Once a week, and sometimes more often, a very diverse group of families and individuals are thrown together in one place. They may cook a meal, serve on a committee, plan a garage sale or a bake sale, select a contractor, teach and lead the children of other families, decide how to spend a common pool of money, and, oh yes, pray to the one God that they all believe in. There is no screening or selection process. Anyone can come and be part of it. There is no training in conflict resolution. Some speak Spanish and some speak English, all of them with different tones of inflection and accents. Welcome to our parish! It is no wonder that sometimes we (including the pastor) say things that are unintentionally taken the wrong way, or that hurt someone’s feelings. It is no wonder that sometimes there are misunderstandings. We are like two college roommates who are thrown together randomly in a dorm room and expected to live together in perfect harmony. It is no wonder that St. Paul had to write these words to a Catholic parish, much like ours, many years ago: “Put on then, as God’s chosen ones, compassion, kindness, humility, gentleness, and patience, bearing with one another and forgiving one another.” (Col. 3:12-13) Our parish is a workshop of God’s love. When we hurt each other, we make feeble but sincere attempts to “forgive and forget”. We practice how to say “I’m sorry.” We practice reconciliation, because reconciliation is where God is found. And it does take a lot of practice! This workshop of people . . . frail and sensitive and well-meaning and diverse . . . is nothing less than the Body of Christ. - - - Fr. Jim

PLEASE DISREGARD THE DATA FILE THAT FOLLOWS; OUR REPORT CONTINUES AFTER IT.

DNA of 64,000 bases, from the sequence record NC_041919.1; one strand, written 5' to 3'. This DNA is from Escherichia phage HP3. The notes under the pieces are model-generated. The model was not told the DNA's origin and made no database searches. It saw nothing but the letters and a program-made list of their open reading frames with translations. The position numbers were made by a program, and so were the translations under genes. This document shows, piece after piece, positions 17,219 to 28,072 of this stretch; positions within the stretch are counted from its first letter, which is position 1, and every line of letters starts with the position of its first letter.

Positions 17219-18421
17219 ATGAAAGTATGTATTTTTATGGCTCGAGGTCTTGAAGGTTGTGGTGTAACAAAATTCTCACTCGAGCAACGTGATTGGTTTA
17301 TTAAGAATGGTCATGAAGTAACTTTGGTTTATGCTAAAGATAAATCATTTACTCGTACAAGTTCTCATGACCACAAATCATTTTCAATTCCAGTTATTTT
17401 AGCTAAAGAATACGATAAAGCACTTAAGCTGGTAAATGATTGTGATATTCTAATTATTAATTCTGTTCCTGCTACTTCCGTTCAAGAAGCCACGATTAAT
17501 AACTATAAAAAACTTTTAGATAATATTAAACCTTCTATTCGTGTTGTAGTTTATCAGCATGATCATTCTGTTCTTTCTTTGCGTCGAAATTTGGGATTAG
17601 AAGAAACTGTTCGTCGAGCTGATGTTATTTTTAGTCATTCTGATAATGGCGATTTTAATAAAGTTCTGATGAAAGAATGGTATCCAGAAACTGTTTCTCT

Globally, most people are living longer and healthier lives. The average life expectancy (worldwide) has grown from 47 years in 1955 to 69 years in 2010. However, these gains in the present have often come at the cost of jeopardizing the health of future generations. The ocean is becoming acidic, forests are being cut down, air temperature is increasing, fisheries are being depleted, and fresh water is becoming scarce. Our actions are driving species to extinction at a rate that is 100 times faster than ever observed in the geologic record. Soon the world will have only one remaining species - humans - if we survive. The earth has a magnificent capacity to renew itself naturally, but only within limits. Our ever-increasing population of peoples is stressing our earthly home to beyond its capacity to renew itself. This is the occasion and reason for the Pope's recent encyclical on the environment. We are responsible not only to each other, but also to our children and grandchildren and great-grandchildren. This Fall semester, starting in September, I will be leading a lunch-time discussion group at St. Thomas More parish (Norman) on the Pope's encyclical - "what does it say?" and "how can we best respond?" Please join us if you can. Send me an email and I will put you on our list. Our common home is like a "sister with whom we share our life and a beautiful mother who opens her arms to embrace us" (Laudato Si', #1). May we understand how to better care for our common home, the Earth. - - - Fr. Jim
Fr. James Chamberlain
Pastor of Saint Catherine of Siena Catholic Church